Media Release: Going to sleep on either side in late pregnancy more than halves stillbirth risk

An international study co-funded by Red Nose Australia shows that going to sleep on either side in the last three months of pregnancy, can more than halve the risk of stillbirth.

side sleeping
New research is a huge break-through in reducing stillbirth rates

The study, put together from five datasets from across the world that assessed risk factors for stillbirth, has been published today in a prestigious Lancet group journal.

Red Nose Australia’s National Scientific Advisory Group Deputy Chair Dr Adrienne Gordon, is one of the principal investigators of the CRIBBS project (collaborative IPD in sleep
and stillbirth), and also led the Australian stillbirth study which is included in the mega-study individual participant data meta-analysis.

The meta-analysis– co-funded by Red Nose Australia and Cure Kids New Zealand and led by Professor Lesley McCowan and PhD candidate and midwife Robin Cronin from the University of Auckland, included 851 bereaved mothers and 2257 women with on-going pregnancies.

Dr Gordon, who is also a neonatologist and Neonatal Staff Specialist with the Royal Prince Alfred Hospital’s Centre for Newborn Care and an NHMRC Early Career Fellow at the University of Sydney’s Charles Perkins Centre, said the study has confirmed that the risk of stillbirth associated with going to sleep on the back applies to all pregnant women in the last trimester.

“This is a huge break-through for the prevention of stillbirth, which remains one of the greatest challenges in modern obstetric practice,” Dr Gordon said.

“Stillbirth is a national tragedy, which has devastating and far reaching psychosocial impacts on women, families, caregivers and communities; as well as a wide-ranging economic impact on our health system and society.

“This study shows conclusively that something as simple as going to sleep on your side can reduce the risk,” Robin Cronin from the University of Auckland said.

“And we know that women report they can and will change the position they go to sleep in without difficulty, if this is better for the baby.”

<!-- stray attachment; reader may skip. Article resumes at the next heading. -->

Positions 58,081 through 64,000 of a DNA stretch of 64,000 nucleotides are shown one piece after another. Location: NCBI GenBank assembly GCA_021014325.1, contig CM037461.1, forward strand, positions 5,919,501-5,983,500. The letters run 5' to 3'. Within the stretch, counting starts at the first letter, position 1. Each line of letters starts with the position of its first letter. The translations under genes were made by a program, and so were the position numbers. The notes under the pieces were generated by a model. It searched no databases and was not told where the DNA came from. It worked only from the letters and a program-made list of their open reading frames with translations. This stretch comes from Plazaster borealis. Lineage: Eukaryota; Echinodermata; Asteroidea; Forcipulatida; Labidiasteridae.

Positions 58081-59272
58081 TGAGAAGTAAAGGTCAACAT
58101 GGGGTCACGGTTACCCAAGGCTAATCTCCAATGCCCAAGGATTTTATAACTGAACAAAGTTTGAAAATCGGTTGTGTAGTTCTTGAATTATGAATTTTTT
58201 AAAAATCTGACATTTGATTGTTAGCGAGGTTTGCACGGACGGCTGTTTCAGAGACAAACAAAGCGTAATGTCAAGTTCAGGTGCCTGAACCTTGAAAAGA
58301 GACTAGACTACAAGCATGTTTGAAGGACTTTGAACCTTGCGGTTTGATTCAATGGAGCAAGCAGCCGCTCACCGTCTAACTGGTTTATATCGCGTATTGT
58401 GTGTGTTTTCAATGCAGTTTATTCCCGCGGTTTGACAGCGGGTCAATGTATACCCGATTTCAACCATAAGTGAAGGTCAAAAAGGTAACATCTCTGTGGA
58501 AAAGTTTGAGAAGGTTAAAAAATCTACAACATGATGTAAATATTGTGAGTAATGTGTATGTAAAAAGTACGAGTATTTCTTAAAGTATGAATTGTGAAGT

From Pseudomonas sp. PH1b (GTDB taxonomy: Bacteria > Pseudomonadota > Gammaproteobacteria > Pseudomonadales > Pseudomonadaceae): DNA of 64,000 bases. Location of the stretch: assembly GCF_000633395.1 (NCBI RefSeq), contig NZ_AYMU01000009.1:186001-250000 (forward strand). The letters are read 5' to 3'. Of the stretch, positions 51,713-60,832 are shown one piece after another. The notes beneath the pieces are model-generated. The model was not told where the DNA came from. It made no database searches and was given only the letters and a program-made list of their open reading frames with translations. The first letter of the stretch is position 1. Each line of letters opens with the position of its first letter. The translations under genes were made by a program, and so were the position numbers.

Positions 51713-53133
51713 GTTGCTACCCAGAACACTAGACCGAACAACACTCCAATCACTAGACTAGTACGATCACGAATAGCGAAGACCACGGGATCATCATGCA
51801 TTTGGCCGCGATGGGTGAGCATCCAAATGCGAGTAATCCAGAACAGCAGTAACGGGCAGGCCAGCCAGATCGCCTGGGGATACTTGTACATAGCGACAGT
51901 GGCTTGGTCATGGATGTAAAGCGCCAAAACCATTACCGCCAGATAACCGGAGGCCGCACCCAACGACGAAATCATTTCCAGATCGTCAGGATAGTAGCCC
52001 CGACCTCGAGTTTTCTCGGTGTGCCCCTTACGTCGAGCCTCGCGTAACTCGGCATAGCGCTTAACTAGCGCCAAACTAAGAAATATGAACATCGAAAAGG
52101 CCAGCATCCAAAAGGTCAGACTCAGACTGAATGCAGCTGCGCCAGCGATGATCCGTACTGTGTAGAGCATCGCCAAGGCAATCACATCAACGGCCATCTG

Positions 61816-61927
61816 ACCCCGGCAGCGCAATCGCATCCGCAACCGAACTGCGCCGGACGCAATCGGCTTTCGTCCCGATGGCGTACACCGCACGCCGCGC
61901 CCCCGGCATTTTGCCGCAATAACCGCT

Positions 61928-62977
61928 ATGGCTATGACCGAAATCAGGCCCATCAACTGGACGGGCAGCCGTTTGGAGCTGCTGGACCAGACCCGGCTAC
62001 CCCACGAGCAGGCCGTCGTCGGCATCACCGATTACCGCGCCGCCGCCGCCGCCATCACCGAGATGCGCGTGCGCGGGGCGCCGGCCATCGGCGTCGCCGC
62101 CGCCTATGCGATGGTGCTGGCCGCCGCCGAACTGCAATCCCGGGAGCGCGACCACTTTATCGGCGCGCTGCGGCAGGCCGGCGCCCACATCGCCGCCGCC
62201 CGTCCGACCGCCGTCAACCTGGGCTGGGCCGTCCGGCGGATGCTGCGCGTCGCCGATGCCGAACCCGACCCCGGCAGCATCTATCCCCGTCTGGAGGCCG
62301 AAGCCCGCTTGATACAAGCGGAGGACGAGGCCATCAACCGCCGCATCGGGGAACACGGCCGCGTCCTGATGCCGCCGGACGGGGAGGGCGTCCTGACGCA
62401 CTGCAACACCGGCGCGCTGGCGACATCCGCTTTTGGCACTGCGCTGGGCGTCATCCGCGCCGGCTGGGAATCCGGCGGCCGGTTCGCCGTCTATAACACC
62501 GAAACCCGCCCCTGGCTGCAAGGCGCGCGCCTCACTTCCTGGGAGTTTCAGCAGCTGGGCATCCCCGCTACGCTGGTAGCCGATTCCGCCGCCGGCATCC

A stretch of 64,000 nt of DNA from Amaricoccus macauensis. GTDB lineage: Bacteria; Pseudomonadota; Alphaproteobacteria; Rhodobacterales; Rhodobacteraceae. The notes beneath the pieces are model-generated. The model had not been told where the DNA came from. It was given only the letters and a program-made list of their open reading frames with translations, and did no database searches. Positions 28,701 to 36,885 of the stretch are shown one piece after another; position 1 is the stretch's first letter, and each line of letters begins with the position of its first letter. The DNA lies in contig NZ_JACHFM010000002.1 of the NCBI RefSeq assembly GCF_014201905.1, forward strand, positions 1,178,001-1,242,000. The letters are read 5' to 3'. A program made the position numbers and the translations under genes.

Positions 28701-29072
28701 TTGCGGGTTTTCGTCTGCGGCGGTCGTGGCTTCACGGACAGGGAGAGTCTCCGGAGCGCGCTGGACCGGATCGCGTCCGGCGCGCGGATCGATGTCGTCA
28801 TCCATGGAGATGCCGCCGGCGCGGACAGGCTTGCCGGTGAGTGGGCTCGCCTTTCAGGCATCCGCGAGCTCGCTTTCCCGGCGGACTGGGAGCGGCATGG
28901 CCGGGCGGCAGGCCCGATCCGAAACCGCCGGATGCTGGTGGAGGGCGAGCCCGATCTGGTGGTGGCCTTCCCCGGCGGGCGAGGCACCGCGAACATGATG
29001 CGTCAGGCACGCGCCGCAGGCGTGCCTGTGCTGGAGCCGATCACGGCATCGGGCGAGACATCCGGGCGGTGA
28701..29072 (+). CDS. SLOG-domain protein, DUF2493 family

Red Nose Chief Executive Officer Keren Ludski welcomed the publication of the research findings.

“Stillbirth is a heartbreaking and devastating tragedy that affects 2200 families in Australia every year,” she said.

“That’s six babies every day. Red Nose Australia made a commitment to Australians impacted by the death of a child that we would find the answers, and research findings such as this is a huge breakthrough.”

Advice on sleep position is included in the recent NHMRC funded safe baby bundle program led by the stillbirth CRE and the best ways to support side sleep are being investigated in the Red Nose funded SLIPP Trial (Sleep in pregnancy pilot trial)

“The funding of research such as the safe baby bundle and the Sleep in Pregnancy Pilot Trial is incredibly vital, and as shown today, has the potential to save hundreds of Australian babies each year,” Ms Ludski said.

“This research has provided us with essential evidence that will inform public health campaign messages recommending sleeping on the side during late pregnancy.

“By ensuring all pregnant women in Australia, and the clinicians providing their care, are aware of this evidence, and aware of the risks, will in turn save so many babies’ lives.”

Professor Lesley McCowan said the increased late stillbirth risk is related to decreased blood flow to the baby by up to 80 per cent, if a pregnant woman sleeps on her back, compared to her side.

“This is due to a major vessel in the mother’s abdomen, the inferior vena cava, being squashed by the womb, when a woman lies on her back” she explains.

“The mother’s aorta is also partly compressed when the mother lies on her back.”

The researchers in this international collaboration are from the University of Sydney Australia; the University of Auckland New Zealand, the University of Manchester and the University of Huddersfield in the UK; and the University of Michigan, US as well as representatives from bereaved parent groups.

Key findings

  • Going to sleep lying on the back from 28 weeks of pregnancy increased the risk of stillbirth by 2.6 times

  • This heightened risk occurred regardless of other known risk factors for stillbirth

  • Going to sleep on the back adds to other stillbirth risk factors, for example a baby who is growing poorly in the womb

  • It does not matter which side they chose to settle to sleep on– both left and right sides appear equally safe.